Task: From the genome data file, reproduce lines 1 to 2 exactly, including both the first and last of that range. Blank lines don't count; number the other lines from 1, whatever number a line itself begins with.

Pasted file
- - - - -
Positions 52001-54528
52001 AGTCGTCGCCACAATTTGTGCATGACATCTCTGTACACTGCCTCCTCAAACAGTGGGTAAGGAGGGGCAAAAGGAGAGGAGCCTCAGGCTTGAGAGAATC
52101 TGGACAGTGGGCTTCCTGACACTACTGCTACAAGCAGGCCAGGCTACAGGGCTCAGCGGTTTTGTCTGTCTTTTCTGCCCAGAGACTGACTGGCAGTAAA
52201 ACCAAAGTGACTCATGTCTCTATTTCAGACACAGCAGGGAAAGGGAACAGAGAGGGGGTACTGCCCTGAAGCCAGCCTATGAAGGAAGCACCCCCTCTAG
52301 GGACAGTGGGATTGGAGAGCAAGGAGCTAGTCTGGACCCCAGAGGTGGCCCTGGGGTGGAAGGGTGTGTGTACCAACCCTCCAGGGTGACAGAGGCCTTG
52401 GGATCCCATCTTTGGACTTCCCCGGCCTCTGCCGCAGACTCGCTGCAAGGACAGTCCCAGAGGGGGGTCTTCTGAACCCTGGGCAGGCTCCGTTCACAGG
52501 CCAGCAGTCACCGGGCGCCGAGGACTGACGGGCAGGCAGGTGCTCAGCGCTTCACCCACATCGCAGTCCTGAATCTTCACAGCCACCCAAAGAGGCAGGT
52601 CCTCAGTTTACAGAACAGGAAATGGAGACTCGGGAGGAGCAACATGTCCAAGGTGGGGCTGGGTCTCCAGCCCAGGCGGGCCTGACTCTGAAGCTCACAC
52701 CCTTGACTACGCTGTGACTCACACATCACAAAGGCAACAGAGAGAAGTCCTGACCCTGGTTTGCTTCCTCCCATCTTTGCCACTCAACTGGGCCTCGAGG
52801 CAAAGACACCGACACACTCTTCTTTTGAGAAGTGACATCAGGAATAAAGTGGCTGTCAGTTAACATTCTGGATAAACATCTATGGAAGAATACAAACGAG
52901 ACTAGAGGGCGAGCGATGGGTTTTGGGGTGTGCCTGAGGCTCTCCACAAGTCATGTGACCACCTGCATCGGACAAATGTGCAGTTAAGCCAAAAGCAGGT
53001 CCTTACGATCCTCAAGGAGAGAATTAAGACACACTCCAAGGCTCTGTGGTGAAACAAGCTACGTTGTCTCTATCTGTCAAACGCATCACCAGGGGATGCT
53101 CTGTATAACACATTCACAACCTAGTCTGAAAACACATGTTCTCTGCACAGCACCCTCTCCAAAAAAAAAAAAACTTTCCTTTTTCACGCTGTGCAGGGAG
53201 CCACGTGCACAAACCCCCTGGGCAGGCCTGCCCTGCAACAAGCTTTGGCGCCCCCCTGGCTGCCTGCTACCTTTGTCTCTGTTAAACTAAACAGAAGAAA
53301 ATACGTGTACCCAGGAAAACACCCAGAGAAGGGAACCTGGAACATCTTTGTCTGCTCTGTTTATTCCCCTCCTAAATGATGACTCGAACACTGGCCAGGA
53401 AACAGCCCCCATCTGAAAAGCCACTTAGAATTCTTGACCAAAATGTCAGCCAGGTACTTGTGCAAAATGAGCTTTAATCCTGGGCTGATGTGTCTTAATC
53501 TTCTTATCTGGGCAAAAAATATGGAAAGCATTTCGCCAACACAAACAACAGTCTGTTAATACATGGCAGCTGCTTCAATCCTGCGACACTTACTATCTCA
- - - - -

Positions 52001-54528
52001 AGTCGTCGCCACAATTTGTGCATGACATCTCTGTACACTGCCTCCTCAAACAGTGGGTAAGGAGGGGCAAAAGGAGAGGAGCCTCAGGCTTGAGAGAATC